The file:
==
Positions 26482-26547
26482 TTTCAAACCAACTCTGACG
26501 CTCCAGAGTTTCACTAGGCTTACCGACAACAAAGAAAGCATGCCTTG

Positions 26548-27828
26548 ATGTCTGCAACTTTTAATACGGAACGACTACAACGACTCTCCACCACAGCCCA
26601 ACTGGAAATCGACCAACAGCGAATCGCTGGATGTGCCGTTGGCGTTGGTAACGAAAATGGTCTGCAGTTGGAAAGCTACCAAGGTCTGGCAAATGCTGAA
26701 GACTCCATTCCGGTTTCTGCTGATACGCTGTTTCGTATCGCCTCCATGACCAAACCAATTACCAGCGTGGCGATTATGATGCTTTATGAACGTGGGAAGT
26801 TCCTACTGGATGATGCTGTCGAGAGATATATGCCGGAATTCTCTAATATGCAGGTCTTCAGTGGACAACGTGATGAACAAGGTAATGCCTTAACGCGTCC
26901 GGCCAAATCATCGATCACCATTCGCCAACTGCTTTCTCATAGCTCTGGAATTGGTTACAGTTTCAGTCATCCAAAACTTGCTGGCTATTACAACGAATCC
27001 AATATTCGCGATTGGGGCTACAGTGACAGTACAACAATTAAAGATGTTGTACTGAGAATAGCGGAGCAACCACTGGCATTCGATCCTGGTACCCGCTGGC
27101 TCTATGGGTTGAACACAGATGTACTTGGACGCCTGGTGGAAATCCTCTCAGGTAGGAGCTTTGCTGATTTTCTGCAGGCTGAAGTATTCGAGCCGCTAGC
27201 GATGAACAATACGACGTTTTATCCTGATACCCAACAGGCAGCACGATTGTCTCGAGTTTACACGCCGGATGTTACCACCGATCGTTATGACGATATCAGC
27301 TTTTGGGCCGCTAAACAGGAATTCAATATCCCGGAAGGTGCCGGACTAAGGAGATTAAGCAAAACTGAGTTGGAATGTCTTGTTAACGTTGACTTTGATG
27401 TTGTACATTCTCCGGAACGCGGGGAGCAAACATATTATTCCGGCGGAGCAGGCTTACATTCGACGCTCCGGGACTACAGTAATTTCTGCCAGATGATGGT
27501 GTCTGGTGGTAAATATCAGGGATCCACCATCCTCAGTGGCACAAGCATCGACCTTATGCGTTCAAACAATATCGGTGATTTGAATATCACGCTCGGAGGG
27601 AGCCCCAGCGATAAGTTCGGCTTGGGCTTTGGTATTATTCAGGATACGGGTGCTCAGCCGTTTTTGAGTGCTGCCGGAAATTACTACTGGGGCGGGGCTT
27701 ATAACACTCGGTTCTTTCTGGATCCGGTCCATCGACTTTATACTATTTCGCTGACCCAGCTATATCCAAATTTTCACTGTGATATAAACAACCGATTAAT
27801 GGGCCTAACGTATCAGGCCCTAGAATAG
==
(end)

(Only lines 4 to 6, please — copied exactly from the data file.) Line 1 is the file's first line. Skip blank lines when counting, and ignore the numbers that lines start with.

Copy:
Positions 26548-27828
26548 ATGTCTGCAACTTTTAATACGGAACGACTACAACGACTCTCCACCACAGCCCA
26601 ACTGGAAATCGACCAACAGCGAATCGCTGGATGTGCCGTTGGCGTTGGTAACGAAAATGGTCTGCAGTTGGAAAGCTACCAAGGTCTGGCAAATGCTGAA